Chain Reaction: "It gives me tremendous hope to talk to people like you"

September’s Social Enterprise World Forum (SEWF) will this year be taking place in one of the UK’s biggest hubs for social impact: Edinburgh. Pioneers Post is delighted to be attending as media partner, bringing every corner of the debate and insight straight to our readers.

Our SEWF preview series, Chain Reaction, sees our journalists handing the reins to social entrepreneurs, in a continuous chain of interviews which will extend around the globe.

This time it is the turn of DC Central Kitchen’s Mike Curtin (who you may remember from last time’s Chain Reaction interview!) to speak to Melat Yosef, Founder of VitaBite, an Ethiopian social enterprise which aims to educate mothers in nutrition for their children.

Over a questionable Skype connection from Washington DC to Addis Ababa, the pair discussed the birth of VitaBite, as well as their excitement for the Forum in September.

Mike Curtin: Hi Melat, how are you doing? It’s great to meet you this way in advance of the World Forum in Scotland, which is going to be great fun.

I was fortunate enough to come to DC Kitchen 14 years ago, so I’m always impressed when I see folks starting something off right from the beginning like you. I always find that really inspiring. Can you tell us a bit about VitaBite and why you started it? From what I can read it seems like a really personal story, which is always very important for me when thinking about why people do what they do.

Melat Yosef: The reason my partner and I started VitaBite is that we are both mothers and by the time our children were six months old and needed to start on solid food we had no idea where to start.

Malnutrition is a big issue in Ethiopia. We considered ourselves some of the most privileged here because we’re educated and we can afford what we need, however even we felt that providing sufficient for our children was challenging. We thought that if we were facing this challenge, other mothers would be too.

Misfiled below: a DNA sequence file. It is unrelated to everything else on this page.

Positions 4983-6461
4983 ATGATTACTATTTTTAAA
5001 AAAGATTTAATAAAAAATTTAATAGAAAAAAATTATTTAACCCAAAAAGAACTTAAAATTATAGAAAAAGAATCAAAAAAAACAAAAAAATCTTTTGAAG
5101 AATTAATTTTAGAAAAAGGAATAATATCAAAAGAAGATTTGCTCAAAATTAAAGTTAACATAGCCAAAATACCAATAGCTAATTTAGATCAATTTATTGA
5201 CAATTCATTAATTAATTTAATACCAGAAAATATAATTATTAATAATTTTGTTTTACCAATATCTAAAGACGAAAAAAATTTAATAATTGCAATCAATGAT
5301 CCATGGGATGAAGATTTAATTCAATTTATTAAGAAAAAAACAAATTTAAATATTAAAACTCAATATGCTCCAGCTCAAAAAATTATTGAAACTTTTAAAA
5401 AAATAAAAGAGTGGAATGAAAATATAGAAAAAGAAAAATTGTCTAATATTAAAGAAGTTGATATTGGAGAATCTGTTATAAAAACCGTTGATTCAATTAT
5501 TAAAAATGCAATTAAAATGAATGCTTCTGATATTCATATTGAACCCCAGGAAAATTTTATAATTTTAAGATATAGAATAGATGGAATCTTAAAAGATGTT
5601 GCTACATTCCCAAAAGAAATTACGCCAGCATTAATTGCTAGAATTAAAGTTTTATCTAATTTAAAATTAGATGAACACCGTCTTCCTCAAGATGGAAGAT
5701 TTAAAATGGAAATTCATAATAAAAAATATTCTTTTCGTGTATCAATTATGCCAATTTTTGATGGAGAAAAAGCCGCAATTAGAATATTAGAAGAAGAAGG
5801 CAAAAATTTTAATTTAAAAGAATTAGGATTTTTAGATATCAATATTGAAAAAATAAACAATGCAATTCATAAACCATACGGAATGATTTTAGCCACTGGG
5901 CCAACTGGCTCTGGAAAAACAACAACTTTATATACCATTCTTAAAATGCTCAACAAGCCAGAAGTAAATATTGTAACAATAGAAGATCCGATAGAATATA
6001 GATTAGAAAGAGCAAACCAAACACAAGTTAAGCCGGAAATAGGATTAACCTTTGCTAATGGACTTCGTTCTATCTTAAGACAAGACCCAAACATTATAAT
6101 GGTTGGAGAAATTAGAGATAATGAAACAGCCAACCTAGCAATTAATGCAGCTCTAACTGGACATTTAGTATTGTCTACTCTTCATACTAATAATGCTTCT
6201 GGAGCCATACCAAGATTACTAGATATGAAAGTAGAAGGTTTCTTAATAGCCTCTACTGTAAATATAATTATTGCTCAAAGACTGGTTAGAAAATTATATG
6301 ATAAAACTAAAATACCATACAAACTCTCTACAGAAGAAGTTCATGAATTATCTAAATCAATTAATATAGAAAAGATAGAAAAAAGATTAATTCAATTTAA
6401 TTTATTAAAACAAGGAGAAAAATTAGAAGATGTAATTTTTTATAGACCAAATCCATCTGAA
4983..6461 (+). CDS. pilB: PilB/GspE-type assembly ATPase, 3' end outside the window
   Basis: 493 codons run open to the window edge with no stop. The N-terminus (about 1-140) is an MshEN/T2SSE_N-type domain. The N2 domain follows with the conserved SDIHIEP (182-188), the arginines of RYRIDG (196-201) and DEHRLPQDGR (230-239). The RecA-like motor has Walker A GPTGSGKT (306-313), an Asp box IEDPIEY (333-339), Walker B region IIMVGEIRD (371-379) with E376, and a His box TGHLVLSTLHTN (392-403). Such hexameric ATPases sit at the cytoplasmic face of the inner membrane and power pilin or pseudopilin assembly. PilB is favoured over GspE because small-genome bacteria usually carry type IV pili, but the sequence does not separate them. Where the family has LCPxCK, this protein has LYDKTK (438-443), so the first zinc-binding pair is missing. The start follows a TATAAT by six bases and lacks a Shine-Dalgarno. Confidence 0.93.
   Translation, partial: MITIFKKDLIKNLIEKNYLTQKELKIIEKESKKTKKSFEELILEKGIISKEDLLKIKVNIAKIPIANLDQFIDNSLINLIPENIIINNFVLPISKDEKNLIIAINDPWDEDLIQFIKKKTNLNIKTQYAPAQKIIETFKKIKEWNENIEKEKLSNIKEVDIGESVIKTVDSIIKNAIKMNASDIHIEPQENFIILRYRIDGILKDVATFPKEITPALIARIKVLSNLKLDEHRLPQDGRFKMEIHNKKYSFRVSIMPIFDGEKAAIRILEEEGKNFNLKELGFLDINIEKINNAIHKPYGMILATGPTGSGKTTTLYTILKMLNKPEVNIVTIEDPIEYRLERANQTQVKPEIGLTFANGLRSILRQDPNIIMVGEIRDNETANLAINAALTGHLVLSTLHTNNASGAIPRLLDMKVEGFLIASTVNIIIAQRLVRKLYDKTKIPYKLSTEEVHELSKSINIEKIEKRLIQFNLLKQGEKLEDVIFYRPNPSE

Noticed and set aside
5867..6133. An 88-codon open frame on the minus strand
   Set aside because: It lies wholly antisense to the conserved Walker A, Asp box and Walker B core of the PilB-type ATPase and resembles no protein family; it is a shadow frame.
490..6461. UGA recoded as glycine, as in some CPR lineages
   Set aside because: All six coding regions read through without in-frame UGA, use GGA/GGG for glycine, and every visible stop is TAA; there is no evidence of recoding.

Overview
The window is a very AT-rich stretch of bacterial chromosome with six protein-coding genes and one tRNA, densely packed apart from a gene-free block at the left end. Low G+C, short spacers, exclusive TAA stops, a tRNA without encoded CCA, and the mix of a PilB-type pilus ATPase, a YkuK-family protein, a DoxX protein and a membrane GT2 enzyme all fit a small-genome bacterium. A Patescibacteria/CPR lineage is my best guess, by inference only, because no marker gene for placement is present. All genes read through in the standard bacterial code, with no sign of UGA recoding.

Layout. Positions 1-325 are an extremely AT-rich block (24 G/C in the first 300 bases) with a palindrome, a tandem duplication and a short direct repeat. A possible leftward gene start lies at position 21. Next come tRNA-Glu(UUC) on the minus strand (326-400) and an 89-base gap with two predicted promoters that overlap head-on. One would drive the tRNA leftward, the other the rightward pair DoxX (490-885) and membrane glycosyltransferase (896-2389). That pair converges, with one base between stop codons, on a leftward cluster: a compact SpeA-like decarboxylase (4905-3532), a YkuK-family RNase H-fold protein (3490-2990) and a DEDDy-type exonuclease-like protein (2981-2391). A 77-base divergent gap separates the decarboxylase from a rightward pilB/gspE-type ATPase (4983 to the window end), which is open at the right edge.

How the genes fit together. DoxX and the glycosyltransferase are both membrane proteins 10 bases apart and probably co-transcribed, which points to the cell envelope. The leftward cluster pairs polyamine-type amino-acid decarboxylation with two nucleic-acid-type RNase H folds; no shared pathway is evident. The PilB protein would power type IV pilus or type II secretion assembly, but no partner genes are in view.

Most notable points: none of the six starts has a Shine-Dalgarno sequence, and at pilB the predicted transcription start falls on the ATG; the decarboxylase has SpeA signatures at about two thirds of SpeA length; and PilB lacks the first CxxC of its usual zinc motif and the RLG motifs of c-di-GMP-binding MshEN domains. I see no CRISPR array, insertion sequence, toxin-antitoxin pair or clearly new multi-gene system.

We wanted to increase awareness and education. So we decided to work on malnutrition communication in September 2015 and we started by producing a cookbook for urban communities in Ethiopia. We developed 53 recipes from easily available ingredients and affordable but nutritious meals.

Nutrition has been neglected by the government and international organisations in Ethiopia

We included the importance of a balanced diet during pregnancy and how the mother can balance her diet during pregnancy, as well as the benefits of breastfeeding for the mother and child. And after that we began working on other nutrition projects with messages to help mothers all over Ethiopia.

MC: So all of this happened in about two years, that’s amazing.

MY: Yes, it was established in September 2015, but our most productive year was 2016.

MC: Of those few years what would you consider your best accomplishment?

MY: Addressing malnutrition in Ethiopia. It had been neglected by the government and international organisations in Ethiopia because the problem is higher in rural areas than urban areas.

The other big achievement that we have had is being able to push a balanced diet with easily available ingredients, although that’s something we’re still working on. In areas affected by poverty it can be hard, but we tried to come up with innovative solutions about chicken rearing, home gardening, and so on for the rural communities. We still have a lot of work to do in that regard.

MC: Did you see yourself on this trajectory ten years ago?

MY: Ten years ago I had no idea that I would be working in the field I am now, but experiencing those problems personally gave me the passion to end up here.

Now we’re doing everything we can to try and tackle malnutrition amongst mothers and children. I hope the government will understand that poverty and malnutrition are related and we need an innovative solution to tackle poverty.

MC: Are you looking forward to the Social Enterprise World Forum in September?

America is a scary place to be right now and it gives me tremendous hope when I talk to people like you

MY: I know that in the UK, and especially in Scotland, that social enterprise is very well-established, so I’m looking to learn more about being sustainable and inclusive from others. VitaBite is one of the founding social enterprises in Ethiopia, so we’d love to learn from Scotland and others on how to inspire others to grow here, too.

I’m also looking forward to learning about measuring impact, which should help us in our aim to influence government policy.

MC: I’m looking forward to it, too. I think it’s a powerful thing that we are people all over the world that are all basically doing the same thing. America is a scary place to be right now and it gives me tremendous hope when I talk to people like you and the others that will be there. I think it’s going to be an amazing experience.

Melat Yosef, VitaBite, Ethiopia, social enterprise

Interview facilitated by Caroline Hailstone. Look out for the next link in this interview chain when Melat Yosef will be putting someone else in the hot seat – coming soon.

The 10th Social Enterprise World Forum will take place from 12-14 September 2018 in Edinburgh. Pioneers Post is media partner to the event. See our Social Enterprise World Forum collection for more.